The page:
He is still driving the news cycle, and it is either exactly as the left desires or merely represents a portrait of who they are and for what they stand. Of course, the “he” is Donald J. Trump, who is presumably sunning himself at a national historic landmark built by a cereal heiress in Palm Beach, Florida. Meanwhile, back in the Swamp, the victors of election 2020 appear to be stuck and unable to move past Orange Man Bad and go forward with their “bold, new agenda.”
An impeachment trial looms in Congress this week for the 45th president who no longer occupies the Oval Office. The Wall Street Journal is rehashing an “exclusive” from “people familiar with the matter” that Mr. Trump tried to press the Department of Justice to bring a lawsuit to the Supreme Court to overturn the election. Only the most prominent newspaper in Washington, D.C., appears willing to stick a proverbial toe in the water and ask the real question: Can we move on?
As any psychologist worth his salt will tell you, moving on requires a few key elements: One must let go and forgive. These keys were heralded in Mr. Biden’s inaugural address. His speech sounded like a bundle of platitudes loosely tied together, but within it lay this message: “We can see each other not as adversaries but as neighbors,” the newly sworn-in president asserted. “We can treat each other with dignity and respect. We can join forces, stop the shouting, and lower the temperature. For without unity, there is no peace, only bitterness, and fury.”
In other words, it is time to let go and move on. But words such as these sound hollow when recriminations and revenge are coupled with the persistent desire, nay need, to punish. Thus far, only an air of chastisement and castigation permeates this new administration.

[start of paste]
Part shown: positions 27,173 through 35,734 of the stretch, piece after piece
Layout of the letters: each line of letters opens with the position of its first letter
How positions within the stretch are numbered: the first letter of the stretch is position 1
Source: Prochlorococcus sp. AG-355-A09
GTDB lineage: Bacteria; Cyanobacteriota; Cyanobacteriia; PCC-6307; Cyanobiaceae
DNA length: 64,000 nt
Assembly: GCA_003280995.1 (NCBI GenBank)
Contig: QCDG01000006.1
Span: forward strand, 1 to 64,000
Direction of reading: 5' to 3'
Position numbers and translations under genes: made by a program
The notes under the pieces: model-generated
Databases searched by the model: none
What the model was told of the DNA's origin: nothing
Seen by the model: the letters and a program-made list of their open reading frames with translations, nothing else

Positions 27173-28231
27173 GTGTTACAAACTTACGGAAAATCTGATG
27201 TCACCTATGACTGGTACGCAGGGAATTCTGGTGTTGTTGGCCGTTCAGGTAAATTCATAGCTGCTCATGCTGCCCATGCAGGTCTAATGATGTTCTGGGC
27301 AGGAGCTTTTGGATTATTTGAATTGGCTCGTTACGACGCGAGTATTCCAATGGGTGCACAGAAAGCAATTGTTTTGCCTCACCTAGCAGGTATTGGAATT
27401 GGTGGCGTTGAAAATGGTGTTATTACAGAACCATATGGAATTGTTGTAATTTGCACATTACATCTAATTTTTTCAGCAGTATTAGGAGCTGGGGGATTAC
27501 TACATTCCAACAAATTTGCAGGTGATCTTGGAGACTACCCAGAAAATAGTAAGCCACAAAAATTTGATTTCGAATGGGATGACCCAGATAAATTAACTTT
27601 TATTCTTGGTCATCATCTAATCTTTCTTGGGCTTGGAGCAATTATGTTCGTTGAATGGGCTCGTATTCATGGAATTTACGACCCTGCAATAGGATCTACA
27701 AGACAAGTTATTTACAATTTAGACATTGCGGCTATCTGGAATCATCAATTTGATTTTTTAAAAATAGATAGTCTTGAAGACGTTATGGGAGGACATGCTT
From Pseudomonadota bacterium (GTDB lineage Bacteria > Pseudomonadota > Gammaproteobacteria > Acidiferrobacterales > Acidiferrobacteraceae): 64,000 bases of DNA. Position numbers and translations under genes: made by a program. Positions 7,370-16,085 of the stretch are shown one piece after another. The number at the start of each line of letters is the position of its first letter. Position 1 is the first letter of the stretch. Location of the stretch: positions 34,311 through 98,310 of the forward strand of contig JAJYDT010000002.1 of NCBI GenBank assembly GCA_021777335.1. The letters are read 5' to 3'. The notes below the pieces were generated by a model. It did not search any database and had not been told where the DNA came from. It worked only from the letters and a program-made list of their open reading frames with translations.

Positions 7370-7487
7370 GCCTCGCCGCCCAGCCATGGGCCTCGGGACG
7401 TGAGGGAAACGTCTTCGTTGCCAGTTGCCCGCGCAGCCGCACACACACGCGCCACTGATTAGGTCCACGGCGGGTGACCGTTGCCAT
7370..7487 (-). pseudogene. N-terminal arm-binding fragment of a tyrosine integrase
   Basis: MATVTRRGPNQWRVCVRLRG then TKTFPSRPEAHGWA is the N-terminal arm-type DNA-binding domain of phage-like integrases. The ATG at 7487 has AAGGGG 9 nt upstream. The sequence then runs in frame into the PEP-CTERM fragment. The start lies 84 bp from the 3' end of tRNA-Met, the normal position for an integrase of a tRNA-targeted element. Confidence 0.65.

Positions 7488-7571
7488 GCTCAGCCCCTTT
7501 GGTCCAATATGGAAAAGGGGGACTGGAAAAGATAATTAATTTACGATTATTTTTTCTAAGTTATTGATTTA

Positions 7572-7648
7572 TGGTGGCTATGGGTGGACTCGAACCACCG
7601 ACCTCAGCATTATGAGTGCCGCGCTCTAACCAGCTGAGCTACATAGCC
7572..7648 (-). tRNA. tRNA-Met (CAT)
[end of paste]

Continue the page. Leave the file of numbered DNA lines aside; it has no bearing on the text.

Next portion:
Impeach. Investigate. Eradicate.
These actions multiplying like a tupelo in the Swamp belie the new president’s words and certainly do not carry the sound and feel of unity or healing. So long as the discussion of platitudes is at hand, it might be worth pausing for a moment and reflecting upon the well-worn saying: “Actions speak louder than words.” Returning to Mr. Biden’s inaugural speech, he appears to recognize this maxim: “To overcome these challenges – to restore the soul and to secure the future of America – requires more than words,” he said. As one Ph.D. author in Psychology Today wrote:
“Replaying the past over and over again doesn’t change it, and wishing things were different doesn’t make it so. In some cases, especially when it comes to the past, all you can do is accept whatever it is you’re holding on to and then let it go. That’s how everything changes.”
The Biden administration has a vital decision to make, and this is the time to make it. Will it spend time and energy on the past, or will it forge ahead with a bold new vision – something they have whined about incessantly over the last four years? What one does with power tells you a lot about his or her priorities. Will they use it to squash their opponents and beat them into the ground, or will they find a way to accomplish something they can call their own?
The first 100 days of an administration are most revealing of a president’s priorities. Signing declarations to undo what your predecessor has done is not a step that advances an agenda. Nor does beating up on defeated political opponents.
To accomplish great things, it is imperative to let go and move on. This necessitates an understanding that you cannot control what other people do and say. Therapists call these “unhelpful behaviors.” Successful leaders do not squander their time pursuing already vanquished opponents by looking back. To do great things, one must look forward. Abraham Lincoln put it best when he said: “I walk slowly, but I never walk backward.” Sound advice for President Biden.
Read more from Leesa K. Donner.
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